Points", or travel limits, for all flight channels. The RDS 8000 allows you to set the gyro
sensitivity of your helicopter's gyro if it has the
capability.
Throttle Curves
M-SL - Model Select
The RDS8000 has built in memory to store ten
model setups in any combination of model types.
To use or modify one of the model setups you first
must select M-SL in the etc menu. The throttle curve for each flight mode has five
points that can be adjusted to suit your specific
needs. Within each throttle curve these points are
referred to as PH (high pitch), P3, P2, P1, and PL
(low pitch) RV - Revolution Mixing
TYP - Type of Model
This will select the type of model you wish to
program, either HELI or AERO. INT - Integral Timer
The RDS 8000 provides for setting Revolution
Mixing for each of the 4 Flight Modes. Each Flight
Mode has its own curve for adjusting tail rotor
position in response to the throttle/collective stick
movements.
Pitch Curves (Flight Modes)
The Integral Timer function of the RDS8000 is
activated each time the transmitter power switch is
turned on, and continues to time up to 99 hours
and 59 seconds at all times when the transmitter is
turned on. The RDS 8000 allows you to customize four distinct
flight modes for each helicopter model. The pitch
curve for each flight model has five points that can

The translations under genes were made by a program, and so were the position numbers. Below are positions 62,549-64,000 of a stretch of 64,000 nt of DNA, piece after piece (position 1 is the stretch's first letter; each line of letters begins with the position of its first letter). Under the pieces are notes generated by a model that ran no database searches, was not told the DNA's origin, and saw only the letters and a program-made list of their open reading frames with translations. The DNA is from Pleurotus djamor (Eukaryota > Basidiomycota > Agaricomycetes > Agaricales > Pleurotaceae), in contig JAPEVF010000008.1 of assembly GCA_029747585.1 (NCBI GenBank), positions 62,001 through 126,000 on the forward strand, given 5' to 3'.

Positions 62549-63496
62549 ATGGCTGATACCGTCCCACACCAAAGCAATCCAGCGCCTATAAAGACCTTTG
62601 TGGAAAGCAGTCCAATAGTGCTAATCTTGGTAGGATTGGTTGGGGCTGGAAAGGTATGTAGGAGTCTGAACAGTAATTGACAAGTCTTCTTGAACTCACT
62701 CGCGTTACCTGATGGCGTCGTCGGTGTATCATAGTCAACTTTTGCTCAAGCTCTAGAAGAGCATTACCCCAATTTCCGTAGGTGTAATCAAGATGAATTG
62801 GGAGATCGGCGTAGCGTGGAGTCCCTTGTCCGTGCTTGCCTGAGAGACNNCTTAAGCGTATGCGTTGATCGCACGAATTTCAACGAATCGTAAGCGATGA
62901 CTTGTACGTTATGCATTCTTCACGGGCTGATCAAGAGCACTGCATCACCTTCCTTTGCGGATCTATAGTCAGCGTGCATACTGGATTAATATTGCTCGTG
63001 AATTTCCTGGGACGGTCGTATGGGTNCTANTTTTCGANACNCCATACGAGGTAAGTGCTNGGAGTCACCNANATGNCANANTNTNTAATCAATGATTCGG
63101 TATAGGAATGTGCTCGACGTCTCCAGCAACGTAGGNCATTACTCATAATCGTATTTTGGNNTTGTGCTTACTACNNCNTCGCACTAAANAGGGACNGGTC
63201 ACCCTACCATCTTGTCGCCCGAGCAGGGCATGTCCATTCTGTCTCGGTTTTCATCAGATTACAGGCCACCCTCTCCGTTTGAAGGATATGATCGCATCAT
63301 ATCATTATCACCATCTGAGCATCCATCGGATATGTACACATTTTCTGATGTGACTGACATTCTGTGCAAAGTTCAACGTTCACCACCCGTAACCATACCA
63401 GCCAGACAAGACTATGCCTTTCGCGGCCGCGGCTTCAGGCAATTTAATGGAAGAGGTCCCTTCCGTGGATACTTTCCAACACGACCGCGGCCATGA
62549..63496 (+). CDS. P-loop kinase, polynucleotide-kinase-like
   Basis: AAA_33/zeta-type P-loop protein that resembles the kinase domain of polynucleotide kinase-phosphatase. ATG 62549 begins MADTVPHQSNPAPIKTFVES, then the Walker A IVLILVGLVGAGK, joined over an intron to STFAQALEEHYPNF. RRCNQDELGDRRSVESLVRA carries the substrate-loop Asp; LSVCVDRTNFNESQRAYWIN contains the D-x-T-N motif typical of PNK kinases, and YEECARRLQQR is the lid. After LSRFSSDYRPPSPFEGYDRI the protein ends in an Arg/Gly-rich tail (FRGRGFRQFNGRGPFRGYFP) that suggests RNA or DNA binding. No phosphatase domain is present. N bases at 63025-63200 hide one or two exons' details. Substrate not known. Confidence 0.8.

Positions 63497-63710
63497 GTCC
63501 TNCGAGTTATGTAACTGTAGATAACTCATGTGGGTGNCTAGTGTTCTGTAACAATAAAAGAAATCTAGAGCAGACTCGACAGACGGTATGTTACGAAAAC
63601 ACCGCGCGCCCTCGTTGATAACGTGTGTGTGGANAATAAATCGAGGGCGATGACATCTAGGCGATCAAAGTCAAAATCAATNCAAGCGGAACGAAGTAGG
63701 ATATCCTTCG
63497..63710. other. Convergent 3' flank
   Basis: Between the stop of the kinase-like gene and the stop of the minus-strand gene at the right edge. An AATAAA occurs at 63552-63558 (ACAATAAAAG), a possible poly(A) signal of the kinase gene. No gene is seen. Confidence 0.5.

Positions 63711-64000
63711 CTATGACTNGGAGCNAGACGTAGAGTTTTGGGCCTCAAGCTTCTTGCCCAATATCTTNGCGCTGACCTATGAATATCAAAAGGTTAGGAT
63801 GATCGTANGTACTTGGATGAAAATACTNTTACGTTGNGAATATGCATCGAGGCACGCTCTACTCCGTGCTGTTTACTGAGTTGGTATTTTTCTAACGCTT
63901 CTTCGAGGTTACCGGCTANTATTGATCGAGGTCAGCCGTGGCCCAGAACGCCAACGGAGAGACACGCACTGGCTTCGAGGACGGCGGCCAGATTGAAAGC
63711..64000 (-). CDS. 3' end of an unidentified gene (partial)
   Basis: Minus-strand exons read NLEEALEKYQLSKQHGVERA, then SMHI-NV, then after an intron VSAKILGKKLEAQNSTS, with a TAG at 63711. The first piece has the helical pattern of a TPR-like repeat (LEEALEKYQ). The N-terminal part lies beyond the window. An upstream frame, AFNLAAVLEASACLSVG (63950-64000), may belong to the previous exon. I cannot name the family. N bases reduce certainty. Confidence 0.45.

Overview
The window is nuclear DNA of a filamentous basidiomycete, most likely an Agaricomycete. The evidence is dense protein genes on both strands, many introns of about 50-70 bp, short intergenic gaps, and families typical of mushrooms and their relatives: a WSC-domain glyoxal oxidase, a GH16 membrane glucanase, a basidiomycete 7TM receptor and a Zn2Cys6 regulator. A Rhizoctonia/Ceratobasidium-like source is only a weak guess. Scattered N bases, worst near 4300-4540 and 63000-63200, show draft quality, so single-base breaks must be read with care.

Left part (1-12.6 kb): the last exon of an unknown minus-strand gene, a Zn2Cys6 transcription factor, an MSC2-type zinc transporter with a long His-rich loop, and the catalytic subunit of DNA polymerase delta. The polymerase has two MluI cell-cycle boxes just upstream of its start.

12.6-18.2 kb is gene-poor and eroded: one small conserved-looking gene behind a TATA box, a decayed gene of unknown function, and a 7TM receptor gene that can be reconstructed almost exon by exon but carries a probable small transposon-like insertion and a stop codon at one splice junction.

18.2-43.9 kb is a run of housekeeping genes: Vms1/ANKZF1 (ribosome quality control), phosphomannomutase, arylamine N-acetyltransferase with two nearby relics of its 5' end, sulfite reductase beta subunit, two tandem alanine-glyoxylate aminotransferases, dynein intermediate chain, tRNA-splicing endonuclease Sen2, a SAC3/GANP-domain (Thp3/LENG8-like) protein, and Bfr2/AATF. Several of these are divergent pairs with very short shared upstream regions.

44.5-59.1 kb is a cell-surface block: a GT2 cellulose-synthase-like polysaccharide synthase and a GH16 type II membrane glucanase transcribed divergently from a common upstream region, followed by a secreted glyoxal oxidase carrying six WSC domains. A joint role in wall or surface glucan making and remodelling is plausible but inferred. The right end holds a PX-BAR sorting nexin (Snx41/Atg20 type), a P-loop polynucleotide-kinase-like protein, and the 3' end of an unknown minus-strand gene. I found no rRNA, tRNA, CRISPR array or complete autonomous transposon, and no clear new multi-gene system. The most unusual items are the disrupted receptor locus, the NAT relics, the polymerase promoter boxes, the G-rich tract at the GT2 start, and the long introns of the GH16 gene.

be adjusted to suit your specific needs.
BASIC - Basic Menu RST - Reset
If you want to "UNDO" all of your programmed
parameters at one time, you can use the RST
function. CLK - Click
By default the BASIC aircraft and helicopter
programming menu are on. Basic programming
gives you the basic features included in the
RDS8000. By turning BASIC OFF, you are turning
on the ADVANCED aircraft or helicopter
programming menu.
OPT - Option Menu
The RDS8000 transmitter normally is set to emit an
audio tone when ever the programming keys are
pressed, when values are changed and when the
stop watch function is started, stopped or reaches
the final ten seconds of countdown. In the advanced programming you have the ability
to turn off unused programming screens with the
OPTION MENU SCREEN. This is vary useful and
vary convenient when one of your models only
requires some features. For example one aircraft is
used as a triainer and you do not need to use any
C-MIX, CROW, AI-DIF, DELTA, V-TAIL, you can go
to the OPT screen and turn them off so they will
not display in the normal programming screens. NAM - Name
STEP- Step Menu
The RDS8000 provides the capability for you to
designate each of the 10 models you have
programmed by use of a 3 digit name. Any trim that you set while your model is in flight
by use of the Digital Trim keys will automatically
be stored in memory for that specific channel and
model; providing that TRM was previously turned
OFF in the OPTIONS section of the program.
SW-R - Switch Reverse
CPY - Copy
The SW-R Function allows you to reverse the
action of the six toggle switches located on your
RDS8000 transmitter. The default of the SW-R
Function is in the NOR (normal) position. A valuable feature of the RDS8000 is the Data
Copy Function. With this function the entire set of
control parameters for one aircraft can be copied
from one model set-up into another. After arriving at the field I setup and prepped my plane to fly. Of course we all know that a range check
should be performed on all radios, especially before the first use. On older radios the range check was
performed by walking about 30 paces away from the plane and lowering the antenna, but of course that
is not possible on a 2.4 Ghz radio because the antenna system is different. The RDS 8000 includes a